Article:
rear wheel
We haven't seen this much rubber since Shaquille O'Neal's gym shoes—eight inches of torque-splitting rear rubber, courtesy of Metzeler. The PM wheel is a one-off design done especially for Britt.Dean Groover

But “well enough alone” didn’t mean “dark and dull,” so chrome cosmetics were pressed into service to spice things up. Planet Cruiser’s otherworldly bolt-ons endowed the front end with plenty of attitude—the bike’s forward lighting sports exotic dual European headlights from Planet Cruiser’s thick catalog. Front turn signals are set flush into the lower triple clamp for a stark, sci-fi look, and spare, sculpted billet forward controls further reinforce the clean lines of the frame. A polished fork and triple tree shine up the steering assembly, and custom mirrors and grips complete the bike’s menacing snarl. Perched atop all that chrome is, paradoxically, a homemade item—a simple piece of 1.0-inch raw pipe, courtesy of Jeff Pahlegyi. Britt and his mob bent the bar into a dragbar shape, made supports and then mounted and welded it on—no risers necessary.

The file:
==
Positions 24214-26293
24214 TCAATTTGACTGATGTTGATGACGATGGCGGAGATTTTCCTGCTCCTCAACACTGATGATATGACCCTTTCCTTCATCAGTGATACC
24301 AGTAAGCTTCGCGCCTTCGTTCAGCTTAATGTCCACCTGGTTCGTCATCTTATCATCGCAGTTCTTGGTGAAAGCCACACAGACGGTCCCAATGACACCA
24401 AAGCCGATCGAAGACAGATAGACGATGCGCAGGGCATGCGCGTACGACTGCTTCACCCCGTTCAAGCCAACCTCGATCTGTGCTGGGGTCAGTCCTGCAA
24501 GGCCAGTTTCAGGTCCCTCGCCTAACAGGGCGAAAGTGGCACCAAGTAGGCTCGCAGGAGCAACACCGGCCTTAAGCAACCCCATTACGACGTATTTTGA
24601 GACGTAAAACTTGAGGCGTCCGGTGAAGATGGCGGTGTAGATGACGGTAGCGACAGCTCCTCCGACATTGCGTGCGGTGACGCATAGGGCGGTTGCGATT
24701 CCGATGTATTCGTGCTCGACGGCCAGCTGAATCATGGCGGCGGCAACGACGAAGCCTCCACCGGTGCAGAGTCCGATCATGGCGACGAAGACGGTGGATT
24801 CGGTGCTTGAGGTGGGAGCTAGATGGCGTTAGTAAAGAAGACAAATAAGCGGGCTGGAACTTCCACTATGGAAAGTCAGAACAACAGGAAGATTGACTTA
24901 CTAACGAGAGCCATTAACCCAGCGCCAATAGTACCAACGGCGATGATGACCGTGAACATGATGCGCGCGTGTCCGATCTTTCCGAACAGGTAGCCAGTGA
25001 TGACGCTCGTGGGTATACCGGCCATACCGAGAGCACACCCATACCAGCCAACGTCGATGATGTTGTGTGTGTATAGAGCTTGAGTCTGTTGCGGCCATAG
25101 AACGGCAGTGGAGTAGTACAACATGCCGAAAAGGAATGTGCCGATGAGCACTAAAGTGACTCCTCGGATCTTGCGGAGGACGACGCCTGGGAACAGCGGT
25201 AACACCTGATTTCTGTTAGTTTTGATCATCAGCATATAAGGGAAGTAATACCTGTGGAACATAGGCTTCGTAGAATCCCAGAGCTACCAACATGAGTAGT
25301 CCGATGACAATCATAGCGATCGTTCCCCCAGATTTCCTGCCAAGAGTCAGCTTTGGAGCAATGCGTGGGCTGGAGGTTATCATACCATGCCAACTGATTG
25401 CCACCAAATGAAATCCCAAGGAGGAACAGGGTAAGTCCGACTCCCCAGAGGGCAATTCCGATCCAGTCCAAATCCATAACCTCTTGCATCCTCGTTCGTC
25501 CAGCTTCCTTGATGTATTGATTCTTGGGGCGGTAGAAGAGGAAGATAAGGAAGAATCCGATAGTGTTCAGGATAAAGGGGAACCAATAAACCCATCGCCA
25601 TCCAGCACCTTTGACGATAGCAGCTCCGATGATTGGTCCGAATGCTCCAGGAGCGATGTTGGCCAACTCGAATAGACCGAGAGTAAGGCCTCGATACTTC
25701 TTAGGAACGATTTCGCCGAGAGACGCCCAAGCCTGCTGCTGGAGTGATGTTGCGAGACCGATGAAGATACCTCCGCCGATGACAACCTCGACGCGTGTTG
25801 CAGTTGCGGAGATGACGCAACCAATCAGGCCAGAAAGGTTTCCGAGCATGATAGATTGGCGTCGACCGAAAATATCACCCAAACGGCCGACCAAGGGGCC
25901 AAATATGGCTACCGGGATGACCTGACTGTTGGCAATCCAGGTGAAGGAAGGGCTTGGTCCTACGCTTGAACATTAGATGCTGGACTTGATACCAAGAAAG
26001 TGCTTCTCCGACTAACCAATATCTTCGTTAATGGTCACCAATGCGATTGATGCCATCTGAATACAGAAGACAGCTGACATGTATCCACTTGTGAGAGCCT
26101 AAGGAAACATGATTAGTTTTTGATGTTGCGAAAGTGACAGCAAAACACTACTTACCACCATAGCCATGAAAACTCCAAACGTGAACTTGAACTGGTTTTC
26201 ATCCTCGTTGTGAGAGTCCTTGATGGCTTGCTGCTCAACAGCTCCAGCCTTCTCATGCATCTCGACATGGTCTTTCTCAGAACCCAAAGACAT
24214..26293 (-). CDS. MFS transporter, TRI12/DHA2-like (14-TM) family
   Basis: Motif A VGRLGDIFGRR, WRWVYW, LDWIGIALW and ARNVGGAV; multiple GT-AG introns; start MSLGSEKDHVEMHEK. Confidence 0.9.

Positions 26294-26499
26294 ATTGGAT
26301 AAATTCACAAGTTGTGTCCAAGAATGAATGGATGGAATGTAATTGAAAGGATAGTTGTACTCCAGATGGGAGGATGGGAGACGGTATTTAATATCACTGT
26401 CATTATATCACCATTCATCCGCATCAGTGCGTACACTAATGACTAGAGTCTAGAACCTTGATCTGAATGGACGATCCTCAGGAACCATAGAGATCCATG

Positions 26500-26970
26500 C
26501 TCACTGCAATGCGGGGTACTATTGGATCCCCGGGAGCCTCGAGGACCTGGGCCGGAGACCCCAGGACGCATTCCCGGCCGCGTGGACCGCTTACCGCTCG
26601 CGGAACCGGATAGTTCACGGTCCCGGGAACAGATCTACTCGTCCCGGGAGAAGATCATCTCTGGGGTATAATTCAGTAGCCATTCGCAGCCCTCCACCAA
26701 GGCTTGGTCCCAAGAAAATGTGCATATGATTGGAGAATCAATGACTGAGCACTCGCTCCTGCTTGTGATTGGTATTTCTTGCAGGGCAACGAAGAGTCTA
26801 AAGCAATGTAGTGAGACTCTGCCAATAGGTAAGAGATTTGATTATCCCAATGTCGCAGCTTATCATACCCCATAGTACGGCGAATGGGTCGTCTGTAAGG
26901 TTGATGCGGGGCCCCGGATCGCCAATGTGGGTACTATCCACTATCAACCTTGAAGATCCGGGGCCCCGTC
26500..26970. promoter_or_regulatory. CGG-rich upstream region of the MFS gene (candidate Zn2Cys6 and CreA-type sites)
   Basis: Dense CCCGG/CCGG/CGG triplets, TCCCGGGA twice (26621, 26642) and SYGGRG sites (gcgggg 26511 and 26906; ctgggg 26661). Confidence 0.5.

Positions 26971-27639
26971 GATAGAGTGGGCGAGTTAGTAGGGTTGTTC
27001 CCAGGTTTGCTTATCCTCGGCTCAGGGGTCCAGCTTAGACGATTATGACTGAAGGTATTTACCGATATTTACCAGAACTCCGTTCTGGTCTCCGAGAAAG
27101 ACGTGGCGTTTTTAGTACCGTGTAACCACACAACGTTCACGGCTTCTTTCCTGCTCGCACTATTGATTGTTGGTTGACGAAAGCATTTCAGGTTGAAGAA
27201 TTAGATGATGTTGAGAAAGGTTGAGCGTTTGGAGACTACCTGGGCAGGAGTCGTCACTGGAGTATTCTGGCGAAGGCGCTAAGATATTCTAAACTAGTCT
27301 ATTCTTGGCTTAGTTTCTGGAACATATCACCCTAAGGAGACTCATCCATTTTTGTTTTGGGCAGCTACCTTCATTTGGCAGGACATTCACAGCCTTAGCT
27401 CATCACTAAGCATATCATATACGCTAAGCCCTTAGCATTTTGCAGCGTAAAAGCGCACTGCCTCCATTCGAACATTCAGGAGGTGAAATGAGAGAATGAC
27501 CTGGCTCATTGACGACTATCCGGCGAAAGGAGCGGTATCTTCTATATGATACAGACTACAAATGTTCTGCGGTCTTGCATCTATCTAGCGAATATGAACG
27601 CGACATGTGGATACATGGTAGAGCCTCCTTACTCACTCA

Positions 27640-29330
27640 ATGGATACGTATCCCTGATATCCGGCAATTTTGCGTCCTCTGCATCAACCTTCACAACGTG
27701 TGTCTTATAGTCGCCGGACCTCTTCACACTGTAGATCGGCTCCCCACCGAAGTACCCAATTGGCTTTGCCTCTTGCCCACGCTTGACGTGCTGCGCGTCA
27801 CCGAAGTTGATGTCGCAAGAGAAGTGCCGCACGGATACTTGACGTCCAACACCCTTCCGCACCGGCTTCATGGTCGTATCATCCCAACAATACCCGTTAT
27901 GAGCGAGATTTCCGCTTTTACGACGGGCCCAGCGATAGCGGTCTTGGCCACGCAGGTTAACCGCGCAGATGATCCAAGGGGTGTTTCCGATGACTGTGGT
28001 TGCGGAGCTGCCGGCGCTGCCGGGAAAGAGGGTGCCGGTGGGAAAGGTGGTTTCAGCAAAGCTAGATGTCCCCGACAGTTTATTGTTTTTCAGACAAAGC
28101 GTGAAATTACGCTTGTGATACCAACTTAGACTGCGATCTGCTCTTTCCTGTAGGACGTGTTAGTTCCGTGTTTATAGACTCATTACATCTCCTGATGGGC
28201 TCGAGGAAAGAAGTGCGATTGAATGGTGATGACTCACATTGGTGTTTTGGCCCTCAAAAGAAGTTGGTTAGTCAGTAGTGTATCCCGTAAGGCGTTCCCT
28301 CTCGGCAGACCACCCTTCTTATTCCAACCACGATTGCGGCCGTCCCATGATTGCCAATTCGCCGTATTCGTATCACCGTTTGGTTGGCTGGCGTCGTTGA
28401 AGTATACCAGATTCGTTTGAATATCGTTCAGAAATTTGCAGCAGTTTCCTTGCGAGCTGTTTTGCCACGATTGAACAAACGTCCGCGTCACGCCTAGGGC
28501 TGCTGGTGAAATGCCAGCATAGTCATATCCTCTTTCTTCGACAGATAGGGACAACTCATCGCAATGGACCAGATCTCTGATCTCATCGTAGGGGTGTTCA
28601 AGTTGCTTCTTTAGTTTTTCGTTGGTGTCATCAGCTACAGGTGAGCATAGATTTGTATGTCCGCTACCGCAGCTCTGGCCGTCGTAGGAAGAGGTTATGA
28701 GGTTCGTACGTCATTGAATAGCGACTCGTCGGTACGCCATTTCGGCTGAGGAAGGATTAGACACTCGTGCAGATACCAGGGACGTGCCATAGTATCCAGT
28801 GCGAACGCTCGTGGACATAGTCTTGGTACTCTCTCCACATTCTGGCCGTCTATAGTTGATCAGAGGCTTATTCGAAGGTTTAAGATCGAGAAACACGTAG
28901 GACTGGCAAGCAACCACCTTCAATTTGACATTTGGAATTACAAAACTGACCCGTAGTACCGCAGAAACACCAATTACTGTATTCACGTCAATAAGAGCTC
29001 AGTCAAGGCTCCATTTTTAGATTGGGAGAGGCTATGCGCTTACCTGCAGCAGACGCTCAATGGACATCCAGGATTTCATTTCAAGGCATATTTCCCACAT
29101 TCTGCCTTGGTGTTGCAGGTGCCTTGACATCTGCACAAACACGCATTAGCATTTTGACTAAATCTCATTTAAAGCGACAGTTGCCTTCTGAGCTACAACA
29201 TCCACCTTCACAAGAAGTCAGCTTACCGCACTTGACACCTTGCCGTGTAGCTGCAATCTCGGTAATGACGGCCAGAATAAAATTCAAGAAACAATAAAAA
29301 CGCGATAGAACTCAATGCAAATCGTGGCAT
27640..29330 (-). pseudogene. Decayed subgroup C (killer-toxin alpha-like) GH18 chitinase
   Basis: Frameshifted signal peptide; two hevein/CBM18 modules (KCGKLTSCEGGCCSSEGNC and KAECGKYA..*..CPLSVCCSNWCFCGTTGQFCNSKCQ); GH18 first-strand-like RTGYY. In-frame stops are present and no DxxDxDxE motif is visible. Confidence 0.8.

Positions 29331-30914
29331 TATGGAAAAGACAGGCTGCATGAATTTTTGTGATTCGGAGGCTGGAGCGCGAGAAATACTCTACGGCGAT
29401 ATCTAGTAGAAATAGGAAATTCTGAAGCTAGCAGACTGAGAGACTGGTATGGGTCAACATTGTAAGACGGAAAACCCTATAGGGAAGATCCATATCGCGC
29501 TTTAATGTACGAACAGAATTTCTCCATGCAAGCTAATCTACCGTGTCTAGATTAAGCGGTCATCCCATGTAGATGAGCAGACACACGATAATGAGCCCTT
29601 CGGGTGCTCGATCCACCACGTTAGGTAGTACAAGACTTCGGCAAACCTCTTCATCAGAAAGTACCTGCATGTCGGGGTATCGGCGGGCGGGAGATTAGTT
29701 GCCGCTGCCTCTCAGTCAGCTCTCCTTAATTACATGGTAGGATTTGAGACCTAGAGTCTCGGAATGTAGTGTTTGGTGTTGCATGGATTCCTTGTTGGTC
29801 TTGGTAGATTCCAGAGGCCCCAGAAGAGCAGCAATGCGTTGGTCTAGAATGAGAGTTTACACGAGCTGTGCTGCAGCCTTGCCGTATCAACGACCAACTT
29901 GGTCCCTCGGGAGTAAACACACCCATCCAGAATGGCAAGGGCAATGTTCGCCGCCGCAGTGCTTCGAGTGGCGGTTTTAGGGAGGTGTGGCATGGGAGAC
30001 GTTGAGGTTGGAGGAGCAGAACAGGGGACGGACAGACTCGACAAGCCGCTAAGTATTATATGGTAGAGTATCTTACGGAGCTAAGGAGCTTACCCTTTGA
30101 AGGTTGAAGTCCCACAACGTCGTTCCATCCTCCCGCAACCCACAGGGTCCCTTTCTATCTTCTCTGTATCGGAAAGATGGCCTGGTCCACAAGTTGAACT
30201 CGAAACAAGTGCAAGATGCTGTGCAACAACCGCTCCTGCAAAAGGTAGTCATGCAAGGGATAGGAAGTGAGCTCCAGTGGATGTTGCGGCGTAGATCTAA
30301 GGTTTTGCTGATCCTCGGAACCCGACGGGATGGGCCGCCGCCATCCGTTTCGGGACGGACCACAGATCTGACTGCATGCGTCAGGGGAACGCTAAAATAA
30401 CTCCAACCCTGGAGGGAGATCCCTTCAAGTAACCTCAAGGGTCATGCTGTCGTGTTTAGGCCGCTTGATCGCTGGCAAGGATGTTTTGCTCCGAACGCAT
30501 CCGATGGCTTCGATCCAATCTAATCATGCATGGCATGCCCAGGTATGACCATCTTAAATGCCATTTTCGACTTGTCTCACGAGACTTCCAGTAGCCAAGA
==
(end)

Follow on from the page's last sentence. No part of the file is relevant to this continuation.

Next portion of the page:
The fine tuning continued on and off from there—a side license plate bracket here, a kickstand from White Brothers there, steel brake and oil lines from Baron Custom Accessories—until the showbike you see here reached its present form. Showbike or not, the machine is also a runner that Scott Britt loves to tool around on, the rumbling sound and low ride matching the snarling visage of the Roadster. Somehow it's reassuring to us that a bike this good-looking is not just a pile of chromed parts stuffed into an engine bay and a fancy showbike frame. Roadster seems like a musclebike that actually does what it looks like it should. Truth in advertising—what a concept.